Divorce can happen to any one of any age, though we often think of younger people when the subject comes up. However, one type known as "gray divorce" is becoming more common as the population ages. This is the term for people aged 50 and older who decide to divorce.
Gray divorce frequently involves adult children. Most people might think that since adult children aren't in need of financial child support and they can determine how and when to visit each parent without a custody agreement that divorce would affect them minimally. However, if you are a child whose parents divorced after you became an adult, you likely know that that isn't true. Experts have guidance for those who are part of a gray divorce.
What not to do
Don't speak negatively about the other parent – This can cause resentment since adult children often still love the other parent. Adult children may feel lucky to have had their parents stay married for the duration of their childhood. Saying nasty things about your children's other parent can harm how they view you and create mistrust.
Don't force your children to choose sides – This applies to any kind of divorce, but it can be especially difficult to remember when your children are adults who know that marriages often fail due to infidelity, financial disagreements or other serious subjects. Putting the well-being of your children at the center of everything, no matter how old they are, will preserve your relationship with them.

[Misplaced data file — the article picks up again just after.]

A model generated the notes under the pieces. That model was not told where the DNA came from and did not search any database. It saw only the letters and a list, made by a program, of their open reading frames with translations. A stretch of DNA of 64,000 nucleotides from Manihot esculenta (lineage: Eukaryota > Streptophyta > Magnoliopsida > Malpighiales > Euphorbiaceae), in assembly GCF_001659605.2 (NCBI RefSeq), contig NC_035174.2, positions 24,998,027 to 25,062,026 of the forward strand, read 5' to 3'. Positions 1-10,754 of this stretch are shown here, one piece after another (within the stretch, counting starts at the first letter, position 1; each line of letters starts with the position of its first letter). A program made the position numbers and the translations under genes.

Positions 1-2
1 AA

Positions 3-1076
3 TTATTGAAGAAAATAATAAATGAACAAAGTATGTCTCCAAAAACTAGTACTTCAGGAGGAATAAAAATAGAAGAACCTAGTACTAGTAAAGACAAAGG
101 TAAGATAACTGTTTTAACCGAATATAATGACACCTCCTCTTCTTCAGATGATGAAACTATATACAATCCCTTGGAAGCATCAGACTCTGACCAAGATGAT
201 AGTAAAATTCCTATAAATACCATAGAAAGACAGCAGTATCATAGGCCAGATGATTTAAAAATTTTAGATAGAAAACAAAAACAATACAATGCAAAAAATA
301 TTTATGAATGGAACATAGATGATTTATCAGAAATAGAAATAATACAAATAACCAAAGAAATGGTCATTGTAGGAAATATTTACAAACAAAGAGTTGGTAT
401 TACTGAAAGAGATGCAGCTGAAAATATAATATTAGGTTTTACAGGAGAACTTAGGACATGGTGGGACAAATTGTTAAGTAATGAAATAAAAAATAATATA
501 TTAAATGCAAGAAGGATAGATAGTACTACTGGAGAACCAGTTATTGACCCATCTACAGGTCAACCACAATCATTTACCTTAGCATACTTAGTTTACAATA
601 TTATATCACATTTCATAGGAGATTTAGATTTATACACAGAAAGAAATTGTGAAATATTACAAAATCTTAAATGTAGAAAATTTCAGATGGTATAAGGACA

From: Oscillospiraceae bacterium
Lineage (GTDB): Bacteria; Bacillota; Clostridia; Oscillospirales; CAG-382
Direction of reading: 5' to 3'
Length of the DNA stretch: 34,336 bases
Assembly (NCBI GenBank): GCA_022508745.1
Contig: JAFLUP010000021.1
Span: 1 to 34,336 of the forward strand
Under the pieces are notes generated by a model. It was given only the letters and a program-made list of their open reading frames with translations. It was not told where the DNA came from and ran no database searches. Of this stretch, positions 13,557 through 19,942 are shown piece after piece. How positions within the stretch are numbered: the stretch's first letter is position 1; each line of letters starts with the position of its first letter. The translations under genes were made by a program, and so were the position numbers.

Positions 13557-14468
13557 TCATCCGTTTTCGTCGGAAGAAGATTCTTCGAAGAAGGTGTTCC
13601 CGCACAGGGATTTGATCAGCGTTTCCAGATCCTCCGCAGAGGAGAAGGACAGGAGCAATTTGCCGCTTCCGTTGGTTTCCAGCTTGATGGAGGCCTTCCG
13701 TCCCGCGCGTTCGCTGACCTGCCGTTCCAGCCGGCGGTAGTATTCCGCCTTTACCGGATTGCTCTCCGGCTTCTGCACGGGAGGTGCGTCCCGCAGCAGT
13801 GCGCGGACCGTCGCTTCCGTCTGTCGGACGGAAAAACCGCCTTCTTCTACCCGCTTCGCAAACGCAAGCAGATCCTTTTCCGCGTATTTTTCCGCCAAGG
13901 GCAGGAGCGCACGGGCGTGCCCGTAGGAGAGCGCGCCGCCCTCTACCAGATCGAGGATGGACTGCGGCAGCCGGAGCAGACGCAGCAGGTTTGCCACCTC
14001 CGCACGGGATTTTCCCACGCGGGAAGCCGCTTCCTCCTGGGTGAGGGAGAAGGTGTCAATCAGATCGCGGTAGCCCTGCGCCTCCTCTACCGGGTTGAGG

Don't be tempted to tell them everything – You may feel that since your children are adults, they can handle all of the negative details of your divorce or even your dating life after divorce. Doing so can create a stressful situation for them as they may not be equipped to deal with potentially very private details of your life.
What to do
Create boundaries for yourself – This means not giving too many personal details regarding your divorce. It is important to consider your children's comfort.
Speak respectfully about your children's other parent – Even if the relationship is contentious, it is important that children are protected from that. It can be tempting to say something snide when the other parent starts dating after divorce, for example, but it is best to avoid doing so.
Consult a therapist or friend – It is perfectly understandable if you're having difficulty processing your divorce, but avoid discussing your feelings with your adult child. No child has the means to be a therapist for his or her parent, so seek out a professional or speak with a trusted friend.
Adult children are grown with their own lives and problems, and it can seem like a good idea to involve them in your divorce proceedings. If you're going through a gray divorce in Georgia, it may feel as though you have limited places to turn for support. Your adult children might even encourage you to share, but it is unwise to indulge that. Professional assistance in all aspects of divorce is the best option.